Percutaneous Coronary Intervention (PCI). Two national studies have produced mixed results, both showing that CON reduced the number of hospitals performing PCI but only one showing an actual reduction in the number of procedures.
Using national data for 1989 and 2002, Ho, Ross, Nallamothu, and Krumholz  found that the presence of continuous CON regulations was associated with fewer hospitals per capita performing PCI. Multivariate regressions indicated that the presence of CON regulations was associated with 19.2% fewer PCIs per 1000 elderly in the population.
Ho et al.  used the same 1989–2002 data but this time used a difference-in-difference-in-difference analysis with state fixed effects showing that removal of state cardiac CON regulations is associated with a 12.1% increase in the number of hospitals performing PCI. But there was no significant association between removal of CON and the total number of procedures performed.
Coronary Artery Bypass Grafts (CABG). Four national studies and two case studies have produced mixed results. Most of the evidence points to CON reducing the number of facilities that perform a given procedure without reducing the aggregate annual number of such procedures performed in that state; in other cases, CON has an adverse effect on population-adjusted procedure rates.
Ho  using AHRQ HCUP National Inpatient Sample data from 1988 to 2000, found that CON regulations increase the mean number of CABG procedures per hospital. The author concludes: “These data are consistent with the hypothesis that CON restricts entry, allowing CON hospitals to grow larger on average.”
This is consistent with the findings of Ho et al. : using national data for 1989 and 2002, the authors found that each year, the per capita number of hospitals performing CABG was higher in states without CON (3.7 per 100,000 elderly for CABG in 2002), compared with CON states (2.5 for CABG in 2002). However, multivariate regressions found no difference in CABG utilization rates between states with and without CON.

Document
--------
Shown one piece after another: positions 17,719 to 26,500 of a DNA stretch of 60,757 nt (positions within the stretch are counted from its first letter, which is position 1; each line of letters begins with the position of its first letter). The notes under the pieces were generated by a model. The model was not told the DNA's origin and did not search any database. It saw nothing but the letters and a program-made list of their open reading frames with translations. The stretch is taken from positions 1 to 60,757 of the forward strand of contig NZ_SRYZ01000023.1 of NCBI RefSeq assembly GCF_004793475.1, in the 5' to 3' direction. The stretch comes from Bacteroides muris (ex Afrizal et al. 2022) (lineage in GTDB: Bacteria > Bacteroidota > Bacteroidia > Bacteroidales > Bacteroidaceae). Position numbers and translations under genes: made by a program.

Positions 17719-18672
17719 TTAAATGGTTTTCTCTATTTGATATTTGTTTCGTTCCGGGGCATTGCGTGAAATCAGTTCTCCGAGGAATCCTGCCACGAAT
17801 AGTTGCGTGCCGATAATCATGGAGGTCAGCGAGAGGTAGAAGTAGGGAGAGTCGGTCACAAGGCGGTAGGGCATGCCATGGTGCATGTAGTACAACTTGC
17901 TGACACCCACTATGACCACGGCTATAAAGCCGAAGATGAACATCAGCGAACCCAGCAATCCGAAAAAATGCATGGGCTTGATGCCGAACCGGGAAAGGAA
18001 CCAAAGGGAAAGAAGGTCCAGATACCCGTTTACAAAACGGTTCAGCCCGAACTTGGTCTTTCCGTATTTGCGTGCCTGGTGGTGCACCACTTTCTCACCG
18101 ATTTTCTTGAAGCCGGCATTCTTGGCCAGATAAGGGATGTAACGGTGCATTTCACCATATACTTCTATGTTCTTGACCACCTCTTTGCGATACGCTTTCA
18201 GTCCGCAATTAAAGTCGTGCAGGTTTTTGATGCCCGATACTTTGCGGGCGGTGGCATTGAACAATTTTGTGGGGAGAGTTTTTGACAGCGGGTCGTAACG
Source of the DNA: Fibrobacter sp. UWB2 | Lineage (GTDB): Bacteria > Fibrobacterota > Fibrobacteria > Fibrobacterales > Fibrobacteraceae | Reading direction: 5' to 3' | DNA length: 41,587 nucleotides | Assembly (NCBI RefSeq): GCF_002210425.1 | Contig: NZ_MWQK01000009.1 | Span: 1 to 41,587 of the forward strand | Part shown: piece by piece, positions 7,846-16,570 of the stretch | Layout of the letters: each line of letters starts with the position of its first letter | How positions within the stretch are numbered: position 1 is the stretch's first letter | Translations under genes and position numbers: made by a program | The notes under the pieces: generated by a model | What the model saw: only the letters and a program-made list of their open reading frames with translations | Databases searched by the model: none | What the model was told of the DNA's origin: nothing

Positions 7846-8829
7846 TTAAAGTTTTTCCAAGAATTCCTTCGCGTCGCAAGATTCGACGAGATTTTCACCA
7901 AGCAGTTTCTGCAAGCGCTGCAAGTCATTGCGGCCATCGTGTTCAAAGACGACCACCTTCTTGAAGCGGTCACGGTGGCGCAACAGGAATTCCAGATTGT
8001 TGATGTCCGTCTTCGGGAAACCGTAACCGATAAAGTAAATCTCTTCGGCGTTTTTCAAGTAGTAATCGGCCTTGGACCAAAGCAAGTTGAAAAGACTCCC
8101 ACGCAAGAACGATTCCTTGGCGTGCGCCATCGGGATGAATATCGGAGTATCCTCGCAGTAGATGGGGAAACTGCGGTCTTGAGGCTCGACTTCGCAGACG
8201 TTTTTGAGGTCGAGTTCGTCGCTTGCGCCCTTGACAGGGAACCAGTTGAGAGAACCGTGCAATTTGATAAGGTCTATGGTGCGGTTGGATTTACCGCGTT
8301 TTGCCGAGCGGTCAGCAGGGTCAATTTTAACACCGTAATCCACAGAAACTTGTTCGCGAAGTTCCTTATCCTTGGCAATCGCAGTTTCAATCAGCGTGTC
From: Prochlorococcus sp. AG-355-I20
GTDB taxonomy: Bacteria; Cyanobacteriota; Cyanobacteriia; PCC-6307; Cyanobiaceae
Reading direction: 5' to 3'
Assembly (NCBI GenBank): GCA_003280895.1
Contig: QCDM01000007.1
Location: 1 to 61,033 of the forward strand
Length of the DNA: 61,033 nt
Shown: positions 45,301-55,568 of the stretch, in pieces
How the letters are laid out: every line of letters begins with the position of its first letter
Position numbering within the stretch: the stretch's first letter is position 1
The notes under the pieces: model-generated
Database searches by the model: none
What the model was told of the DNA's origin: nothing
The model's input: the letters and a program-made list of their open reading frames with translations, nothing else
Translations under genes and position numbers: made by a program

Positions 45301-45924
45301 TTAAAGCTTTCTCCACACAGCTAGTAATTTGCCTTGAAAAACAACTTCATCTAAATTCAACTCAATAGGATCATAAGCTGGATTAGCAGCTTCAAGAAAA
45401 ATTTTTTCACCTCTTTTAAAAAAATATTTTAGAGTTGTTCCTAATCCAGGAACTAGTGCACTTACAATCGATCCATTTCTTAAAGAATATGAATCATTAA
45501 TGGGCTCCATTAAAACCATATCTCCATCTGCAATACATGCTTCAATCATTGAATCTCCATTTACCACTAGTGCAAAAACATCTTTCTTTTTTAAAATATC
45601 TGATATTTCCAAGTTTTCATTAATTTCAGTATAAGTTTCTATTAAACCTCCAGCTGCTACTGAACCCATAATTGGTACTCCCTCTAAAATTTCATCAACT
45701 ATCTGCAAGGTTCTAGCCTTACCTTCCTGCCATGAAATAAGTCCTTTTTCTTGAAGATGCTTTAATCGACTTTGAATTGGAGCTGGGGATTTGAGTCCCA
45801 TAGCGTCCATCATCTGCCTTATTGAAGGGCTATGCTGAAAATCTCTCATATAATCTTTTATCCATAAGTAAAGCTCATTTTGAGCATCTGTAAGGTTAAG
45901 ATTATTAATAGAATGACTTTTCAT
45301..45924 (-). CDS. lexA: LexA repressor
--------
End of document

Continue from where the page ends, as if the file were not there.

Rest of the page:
Similarly, using cardiac registry data from 2000 to 2003, DiSesa et al.  show that CON states have significantly higher hospital average CABG surgery volumes.
Popescu et al.  found greater revascularization rates for patients with acute myocardial infarction (AMI) in non-CON versus CON states and indirect evidence of fewer facilities performing revascularization in CON states.
Ho et al.  used Medicare inpatient claims data for 1989–2002 in a difference-in-difference-in-difference analysis with state fixed effects, showing that removal of state cardiac CON regulations is associated with a 15.2% increase in the number of hospitals performing CABG. However, there was no significant association between removal of CON and the total number of procedures performed.
Pennsylvania Case Studies.
Robinson et al.  compared CABG outcomes 3 years prior to Pennsylvania’s elimination of CON to 3 years afterwards, showing a 25% increase in the number of open heart surgery programs once CON was lifted, but no significant increase in the number of CABG surgeries performed.
Kolstad  showed that in the 7 years following repeal of CON in Pennsylvania, the number of CABG programs grew by 49%. By comparing trends in New Jersey and New York during the same period, the author concluded that between 10 and 16 of the 24 new programs added could be attributed to CON repeal. The average CABG recipient traveled 2.3 fewer miles (a 9% reduction in travel distance); this amount was valued at $7.50 patient inclusive of family visits. Additionally, 15% of incumbent facilities accepted Medicaid patients compared to 10% of new entrants (although it also should be noted that most new entrants were located in suburbs).